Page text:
HealthStats NSW
HealthStats NSW
HealthStats NSW

Life expectancy

Females, at 65 years, Far West
86.4Females, at birth, Far West
83.4Females, at 65 years, Western NSW
86.5Females, at birth, Western NSW
83.1Females, at 65 years, Murrumbidgee
87.8Females, at birth, Murrumbidgee
85Females, at 65 years, Southern NSW
87Females, at birth, Southern NSW
84.5Females, at 65 years, Mid North Coast
87.9Females, at birth, Mid North Coast
85.4Females, at 65 years, Northern NSW
87.7Females, at birth, Northern NSW
84.8Females, at 65 years, Hunter New England
86.9Females, at birth, Hunter New England
84Females, at 65 years, Central Coast
87.3Females, at birth, Central Coast
84.6Females, at 65 years, Northern Sydney
89.4Females, at birth, Northern Sydney
87.8Females, at 65 years, Nepean Blue Mountains
86.9Females, at birth, Nepean Blue Mountains
84.5Females, at 65 years, Western Sydney
87.8Females, at birth, Western Sydney
85.6Females, at 65 years, Illawarra Shoalhaven
87.4Females, at birth, Illawarra Shoalhaven
85.1Females, at 65 years, South Eastern Sydney
89.2Females, at birth, South Eastern Sydney
87.2Females, at 65 years, South Western Sydney
87.6Females, at birth, South Western Sydney
85.3Females, at 65 years, Sydney
89.9Females, at birth, Sydney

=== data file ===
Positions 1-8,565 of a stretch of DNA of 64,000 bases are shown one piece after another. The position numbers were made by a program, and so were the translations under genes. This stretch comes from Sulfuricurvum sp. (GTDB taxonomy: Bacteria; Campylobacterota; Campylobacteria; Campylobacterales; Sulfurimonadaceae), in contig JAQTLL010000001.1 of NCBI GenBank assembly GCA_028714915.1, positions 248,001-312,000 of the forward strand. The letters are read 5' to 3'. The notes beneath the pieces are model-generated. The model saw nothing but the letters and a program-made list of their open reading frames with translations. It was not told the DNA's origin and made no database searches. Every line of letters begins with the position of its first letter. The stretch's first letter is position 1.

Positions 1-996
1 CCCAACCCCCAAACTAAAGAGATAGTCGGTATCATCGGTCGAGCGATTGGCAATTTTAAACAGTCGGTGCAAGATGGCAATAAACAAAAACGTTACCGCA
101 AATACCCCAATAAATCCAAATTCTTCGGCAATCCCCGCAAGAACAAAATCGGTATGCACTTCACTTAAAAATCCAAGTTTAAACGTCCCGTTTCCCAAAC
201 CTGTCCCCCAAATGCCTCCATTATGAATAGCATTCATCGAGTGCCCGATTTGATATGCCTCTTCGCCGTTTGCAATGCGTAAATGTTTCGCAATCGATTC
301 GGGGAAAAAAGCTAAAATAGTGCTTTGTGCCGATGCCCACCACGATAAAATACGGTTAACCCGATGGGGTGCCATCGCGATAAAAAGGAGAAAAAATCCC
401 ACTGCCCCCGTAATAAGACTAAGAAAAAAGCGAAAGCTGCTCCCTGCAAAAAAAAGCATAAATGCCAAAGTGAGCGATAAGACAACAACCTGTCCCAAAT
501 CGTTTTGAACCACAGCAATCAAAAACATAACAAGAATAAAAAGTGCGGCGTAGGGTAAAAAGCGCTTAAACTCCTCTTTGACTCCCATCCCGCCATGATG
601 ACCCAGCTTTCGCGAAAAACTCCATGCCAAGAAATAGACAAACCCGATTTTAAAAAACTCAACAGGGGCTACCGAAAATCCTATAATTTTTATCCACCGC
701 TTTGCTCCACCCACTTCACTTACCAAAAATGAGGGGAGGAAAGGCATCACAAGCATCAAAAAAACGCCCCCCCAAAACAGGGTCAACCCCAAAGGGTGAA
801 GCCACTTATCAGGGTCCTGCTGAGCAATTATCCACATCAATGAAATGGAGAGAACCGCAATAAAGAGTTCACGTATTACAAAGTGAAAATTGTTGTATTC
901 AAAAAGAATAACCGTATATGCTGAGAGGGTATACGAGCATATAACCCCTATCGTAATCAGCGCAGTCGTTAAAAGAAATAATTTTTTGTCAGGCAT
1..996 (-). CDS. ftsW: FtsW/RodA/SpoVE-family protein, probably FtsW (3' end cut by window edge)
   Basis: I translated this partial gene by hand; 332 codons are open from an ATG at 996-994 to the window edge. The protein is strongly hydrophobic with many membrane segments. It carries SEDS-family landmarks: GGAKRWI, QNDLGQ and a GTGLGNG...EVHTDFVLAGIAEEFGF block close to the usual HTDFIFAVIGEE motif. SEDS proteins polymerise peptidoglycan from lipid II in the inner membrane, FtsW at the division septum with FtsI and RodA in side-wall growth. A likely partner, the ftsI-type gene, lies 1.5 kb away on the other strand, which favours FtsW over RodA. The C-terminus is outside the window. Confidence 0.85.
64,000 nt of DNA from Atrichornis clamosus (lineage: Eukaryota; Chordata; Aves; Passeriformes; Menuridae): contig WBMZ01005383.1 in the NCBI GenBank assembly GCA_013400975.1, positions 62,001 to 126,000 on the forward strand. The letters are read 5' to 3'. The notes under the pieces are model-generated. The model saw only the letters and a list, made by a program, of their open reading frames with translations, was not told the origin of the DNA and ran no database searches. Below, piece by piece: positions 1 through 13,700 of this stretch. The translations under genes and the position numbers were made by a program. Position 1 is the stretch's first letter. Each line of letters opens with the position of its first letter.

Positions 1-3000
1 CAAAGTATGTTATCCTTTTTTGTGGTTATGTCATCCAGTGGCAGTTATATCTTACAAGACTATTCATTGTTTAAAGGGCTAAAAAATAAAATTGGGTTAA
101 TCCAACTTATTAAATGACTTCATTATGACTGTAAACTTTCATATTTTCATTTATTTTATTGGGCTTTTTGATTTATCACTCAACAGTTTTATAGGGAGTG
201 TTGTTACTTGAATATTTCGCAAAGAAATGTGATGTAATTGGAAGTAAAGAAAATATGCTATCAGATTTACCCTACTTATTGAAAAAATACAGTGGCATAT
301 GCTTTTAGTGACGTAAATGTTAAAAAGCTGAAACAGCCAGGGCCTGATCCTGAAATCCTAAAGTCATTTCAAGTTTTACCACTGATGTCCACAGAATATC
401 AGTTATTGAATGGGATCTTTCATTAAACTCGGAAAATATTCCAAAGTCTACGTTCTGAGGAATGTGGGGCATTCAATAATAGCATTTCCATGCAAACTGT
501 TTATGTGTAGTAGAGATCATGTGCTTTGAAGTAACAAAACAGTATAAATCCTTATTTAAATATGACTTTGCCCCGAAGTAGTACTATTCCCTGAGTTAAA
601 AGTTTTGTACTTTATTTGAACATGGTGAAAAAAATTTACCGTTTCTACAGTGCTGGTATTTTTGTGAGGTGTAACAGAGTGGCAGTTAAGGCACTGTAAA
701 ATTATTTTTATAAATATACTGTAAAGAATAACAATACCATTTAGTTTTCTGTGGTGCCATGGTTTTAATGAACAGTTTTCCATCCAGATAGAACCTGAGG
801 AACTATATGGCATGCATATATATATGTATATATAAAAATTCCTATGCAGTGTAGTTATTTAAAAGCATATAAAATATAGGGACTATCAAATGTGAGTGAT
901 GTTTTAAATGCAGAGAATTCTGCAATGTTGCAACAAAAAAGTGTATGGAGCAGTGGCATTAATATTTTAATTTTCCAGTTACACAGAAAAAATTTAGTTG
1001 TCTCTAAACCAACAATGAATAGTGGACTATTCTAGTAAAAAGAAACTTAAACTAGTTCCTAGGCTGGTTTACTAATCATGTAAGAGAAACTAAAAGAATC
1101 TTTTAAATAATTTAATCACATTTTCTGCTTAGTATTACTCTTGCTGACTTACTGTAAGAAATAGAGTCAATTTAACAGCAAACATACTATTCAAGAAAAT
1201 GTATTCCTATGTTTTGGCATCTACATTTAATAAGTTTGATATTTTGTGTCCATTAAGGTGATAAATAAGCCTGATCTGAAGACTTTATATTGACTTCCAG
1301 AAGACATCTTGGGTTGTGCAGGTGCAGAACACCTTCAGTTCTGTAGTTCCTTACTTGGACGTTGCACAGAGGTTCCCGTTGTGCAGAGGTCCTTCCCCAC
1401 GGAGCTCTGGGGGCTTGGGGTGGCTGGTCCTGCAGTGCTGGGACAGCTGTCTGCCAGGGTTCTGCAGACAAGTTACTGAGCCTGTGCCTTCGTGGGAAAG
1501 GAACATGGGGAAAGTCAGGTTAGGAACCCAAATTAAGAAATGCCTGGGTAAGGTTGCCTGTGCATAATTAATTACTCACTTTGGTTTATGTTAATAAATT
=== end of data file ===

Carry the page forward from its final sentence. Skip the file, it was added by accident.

87.7Males, at birth, Far West
75.9Males, at 65 years, Far West
84.1Males, at birth, Western NSW
78.8Males, at 65 years, Western NSW
83.7Males, at birth, Murrumbidgee
79.4Males, at 65 years, Murrumbidgee
84.3Males, at birth, Southern NSW
79.2Males, at 65 years, Southern NSW
84.2Males, at birth, Mid North Coast
80.4Males, at 65 years, Mid North Coast
85.4Males, at birth, Northern NSW
79.6Males, at 65 years, Northern NSW
85Males, at birth, Hunter New England
79.3Males, at 65 years, Hunter New England
84.2Males, at birth, Central Coast
79.5Males, at 65 years, Central Coast
84.2Males, at birth, Northern Sydney
84.7Males, at 65 years, Northern Sydney
87Males, at birth, Nepean Blue Mountains
79.6Males, at 65 years, Nepean Blue Mountains
83.8Males, at birth, Western Sydney
82Males, at 65 years, Western Sydney
85.2Males, at birth, Illawarra Shoalhaven
80.4Males, at 65 years, Illawarra Shoalhaven
84.7Males, at birth, South Eastern Sydney
82.9Males, at 65 years, South Eastern Sydney
86.3Males, at birth, South Western Sydney
81.1Males, at 65 years, South Western Sydney
84.9Males, at birth, Sydney
82.6Males, at 65 years, Sydney